Tuesday, September 22, 2009

Nishida Kitaro as speculative realist (of the OOP branch)

So, I was rereading "The Standpoint of Active Intuition" by Nishida (trans. William Haver). And I was amazed by how obviously his arguments would enter strongly into the current speculative realism/OOPs dialogues. A lot of it is particularly strong, but I post two paragraphs to give a sense of what I mean.

What sort of thing is space? The space that I here take to be a problem does not mean geometrical space; it is actually existing space. What is called “space” is thought to be diametrically opposed to time. Things exist simultaneously in space. Space is the relation of interchangeability of thing and thing. To say that things exist simultaneously, to say that the relation of thing and thing is one of interchangeability, is to negate time. But it is not actually existing space that has negated time; necessarily, actually existing space must subsume the temporal. Actually existing space must be thought as the place [basho]* of the mutual working of thing and thing. Thus, what works mutually must together be independent; what works must be something of the singular thing. Actually existing space must be the mediation that mutually relates singular thing and singular thing together; it must be the mediation of the continuity of discontinuity. What works must be temporal; it must be thought to be within time. If not, then it is no different than a geometrical form. But time, as I said before, must be utterly spatial. What is thought, as the unity of time, to be circular must be something “spatial.” There is no space that subsumes the instant of time. The instant of time must be that which cannot even be thought as the spatial extreme limit-point of the division of a curved line. There is no universal that subsumes the singular thing. The singular thing cannot even be thought as the extreme limit of individuation; the truly singular thing is something that has gone beyond the universal. The synthetic is not what is independent in itself. The further one carries an analysis, the more do thing and force [chikara] alike become infinitesimal; force must be thought as instantaneous. But time and space are never unified, the vertical never becomes the horizontal. Yet actually existing space must be temporal; physical space must be four-dimensional. Something like a collection of points is not actually existing space. Actually existing space must possess the characteristic of the circular unity that links the before and after of time. Time truly becomes time because it negates time itself; it is because space negates space itself that it becomes true space. Where there is interior qua exterior, exterior qua interior, subject* qua the objective*, the objective qua subject [shukan soku kyakkan, kyakkan, soku shukan], there is the self-identity of time and space; there is established actually existing time and space, as the mutually opposed aspects of dialectical self-identity. The affirmation of the self-negation of time must be space; the affirmation of the self-negation of space must be time.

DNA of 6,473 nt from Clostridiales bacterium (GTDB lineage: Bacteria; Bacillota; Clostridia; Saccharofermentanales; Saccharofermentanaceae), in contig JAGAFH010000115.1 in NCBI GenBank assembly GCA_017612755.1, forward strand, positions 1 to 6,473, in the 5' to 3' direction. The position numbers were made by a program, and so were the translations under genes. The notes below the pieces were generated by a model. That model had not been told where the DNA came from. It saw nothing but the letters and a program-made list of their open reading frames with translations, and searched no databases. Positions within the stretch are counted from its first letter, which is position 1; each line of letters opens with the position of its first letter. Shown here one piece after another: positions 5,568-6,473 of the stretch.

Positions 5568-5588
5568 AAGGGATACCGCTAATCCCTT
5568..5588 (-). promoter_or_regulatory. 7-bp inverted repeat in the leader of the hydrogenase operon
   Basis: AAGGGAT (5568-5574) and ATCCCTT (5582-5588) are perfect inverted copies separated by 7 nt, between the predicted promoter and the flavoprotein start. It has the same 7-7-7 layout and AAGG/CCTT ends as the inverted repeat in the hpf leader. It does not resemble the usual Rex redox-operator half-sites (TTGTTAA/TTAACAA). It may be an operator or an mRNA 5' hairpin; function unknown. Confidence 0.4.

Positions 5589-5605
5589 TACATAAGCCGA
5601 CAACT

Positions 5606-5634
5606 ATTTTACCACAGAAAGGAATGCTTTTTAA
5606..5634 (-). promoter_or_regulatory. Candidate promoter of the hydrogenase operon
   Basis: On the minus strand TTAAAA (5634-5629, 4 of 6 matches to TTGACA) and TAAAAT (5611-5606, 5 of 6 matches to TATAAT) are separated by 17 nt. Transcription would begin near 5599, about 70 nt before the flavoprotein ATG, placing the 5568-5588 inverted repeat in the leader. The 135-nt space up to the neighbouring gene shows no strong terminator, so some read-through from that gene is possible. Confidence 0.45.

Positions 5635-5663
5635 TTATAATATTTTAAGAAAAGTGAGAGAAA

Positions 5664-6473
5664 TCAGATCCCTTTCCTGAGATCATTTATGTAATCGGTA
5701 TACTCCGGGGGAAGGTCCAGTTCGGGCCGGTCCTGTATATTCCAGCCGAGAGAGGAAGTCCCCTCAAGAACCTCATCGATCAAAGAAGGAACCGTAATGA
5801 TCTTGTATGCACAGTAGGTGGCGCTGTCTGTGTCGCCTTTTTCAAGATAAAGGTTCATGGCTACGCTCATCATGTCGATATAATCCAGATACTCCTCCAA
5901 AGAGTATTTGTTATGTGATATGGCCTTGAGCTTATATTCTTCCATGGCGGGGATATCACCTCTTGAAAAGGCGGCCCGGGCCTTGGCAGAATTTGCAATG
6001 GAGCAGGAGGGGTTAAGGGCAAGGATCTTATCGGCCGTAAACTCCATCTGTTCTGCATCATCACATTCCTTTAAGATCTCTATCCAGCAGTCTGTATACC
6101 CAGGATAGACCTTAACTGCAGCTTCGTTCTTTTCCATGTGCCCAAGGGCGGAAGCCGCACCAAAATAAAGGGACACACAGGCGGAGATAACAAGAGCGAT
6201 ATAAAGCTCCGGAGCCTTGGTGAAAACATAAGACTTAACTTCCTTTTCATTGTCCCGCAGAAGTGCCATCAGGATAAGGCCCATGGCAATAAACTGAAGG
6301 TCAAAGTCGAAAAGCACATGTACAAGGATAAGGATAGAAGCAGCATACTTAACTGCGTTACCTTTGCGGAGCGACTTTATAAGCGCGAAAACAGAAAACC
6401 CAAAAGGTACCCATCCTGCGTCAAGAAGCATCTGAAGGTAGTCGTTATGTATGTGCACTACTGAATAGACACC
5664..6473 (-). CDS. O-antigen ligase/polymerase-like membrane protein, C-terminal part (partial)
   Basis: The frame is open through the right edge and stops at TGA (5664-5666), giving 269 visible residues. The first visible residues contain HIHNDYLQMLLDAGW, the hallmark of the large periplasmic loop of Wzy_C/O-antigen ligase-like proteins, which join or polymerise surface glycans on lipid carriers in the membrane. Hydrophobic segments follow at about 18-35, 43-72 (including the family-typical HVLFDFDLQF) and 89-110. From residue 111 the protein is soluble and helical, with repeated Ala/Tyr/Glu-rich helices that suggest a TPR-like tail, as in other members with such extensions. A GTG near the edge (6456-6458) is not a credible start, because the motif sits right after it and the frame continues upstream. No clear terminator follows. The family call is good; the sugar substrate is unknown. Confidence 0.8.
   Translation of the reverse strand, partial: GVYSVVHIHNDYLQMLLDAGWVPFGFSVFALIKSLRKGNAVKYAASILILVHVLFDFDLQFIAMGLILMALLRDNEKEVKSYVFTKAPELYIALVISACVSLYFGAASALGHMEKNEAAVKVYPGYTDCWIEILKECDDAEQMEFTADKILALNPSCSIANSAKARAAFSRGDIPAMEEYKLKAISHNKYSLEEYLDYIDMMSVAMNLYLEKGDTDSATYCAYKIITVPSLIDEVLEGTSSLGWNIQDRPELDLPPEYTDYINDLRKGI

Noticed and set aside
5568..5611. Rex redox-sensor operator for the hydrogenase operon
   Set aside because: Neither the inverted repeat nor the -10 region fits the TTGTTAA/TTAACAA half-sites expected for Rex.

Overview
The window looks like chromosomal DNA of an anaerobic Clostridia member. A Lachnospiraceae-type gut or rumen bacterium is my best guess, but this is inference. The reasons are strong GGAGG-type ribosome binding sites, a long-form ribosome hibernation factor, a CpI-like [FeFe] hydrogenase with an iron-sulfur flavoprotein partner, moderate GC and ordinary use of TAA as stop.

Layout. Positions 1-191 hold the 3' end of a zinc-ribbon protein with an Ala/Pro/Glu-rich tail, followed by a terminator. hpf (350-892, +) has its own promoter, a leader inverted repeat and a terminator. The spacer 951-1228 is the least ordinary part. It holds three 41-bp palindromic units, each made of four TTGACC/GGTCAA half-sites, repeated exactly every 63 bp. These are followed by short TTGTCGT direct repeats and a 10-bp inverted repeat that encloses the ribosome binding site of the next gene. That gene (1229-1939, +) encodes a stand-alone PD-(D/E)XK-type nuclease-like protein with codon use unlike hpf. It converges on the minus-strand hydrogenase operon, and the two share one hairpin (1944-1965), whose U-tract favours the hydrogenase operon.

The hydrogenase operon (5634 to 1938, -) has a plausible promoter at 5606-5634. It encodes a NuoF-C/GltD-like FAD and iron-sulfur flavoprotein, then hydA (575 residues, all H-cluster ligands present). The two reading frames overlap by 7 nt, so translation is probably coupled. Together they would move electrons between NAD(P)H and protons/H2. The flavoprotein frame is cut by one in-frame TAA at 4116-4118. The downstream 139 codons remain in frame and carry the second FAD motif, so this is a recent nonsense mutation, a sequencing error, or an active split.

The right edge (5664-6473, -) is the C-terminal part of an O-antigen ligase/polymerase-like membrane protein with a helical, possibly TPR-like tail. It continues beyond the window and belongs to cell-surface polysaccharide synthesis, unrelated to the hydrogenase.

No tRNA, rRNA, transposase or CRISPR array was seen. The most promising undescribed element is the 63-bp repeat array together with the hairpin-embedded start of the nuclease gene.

What we call the actually existing world must be a world of the interacting of thing and thing. What interacts must be things that are both utterly independent; they must partake of the nature of the singular thing. Thing and thing can be thought to be mutually interacting as the mutual relation of what are both independent things. In order to say that thing and thing relate mutually, there must be something called a mediation. Yet if that mediation is thought as continuity, there is no mutual interaction. To the extent that what is mediated is mediated to the extent that it possesses the characteristics of what mediates. It is usually thought that it is on the basis of the fact that thing and thing are mediated spatially, they mutually interact, but we can say that thing and thing mutually interact, that thing and thing are spatially mediated to the extent that the thing possesses the characteristics of space. If one pushes such a notion to its logical conclusion, one might conclude that the thing is something like an aspect of the mediation. And the notion that thing and thing interact disappears. Is that then to think that the mediation is merely nothing [mu]* and that thing and thing are merely discontinuous? What is merely without relation cannot even be said to interact. Therefore, what is called the mediation of acting thing and thing must be the continuity of discontinuity; it must be in the fact that being is nothing and nothing being [yu ni shite mu, mu ni shite yu]. And so what we call the mediation of the mutual relation of independent things must be circular; it must be a parallelism. To say that A is independent with respect to B, and that moreover they relate to each other, is necessarily to say that A stands in a similar relation to C, and similarly with B and C. What is called the actually existing world can be thought in the above manner as the world of the mediation of discontinuity, as the world of the dialectical universal. It is neither to think the thing before the mediation, nor to think mediation before the thing. There is neither mediation without the acting thing, nor can one speak of the acting without the mediation. To say that the mediation of the continuity of discontinuity itself determines itself is to say that thing and thing interact; to say that thing and thing interact is to say that the mediation of the continuity of discontinuity itself determines itself. This is to say that place [basho]* determines place itself; it is to speak of the self-determination of the dialectical universal.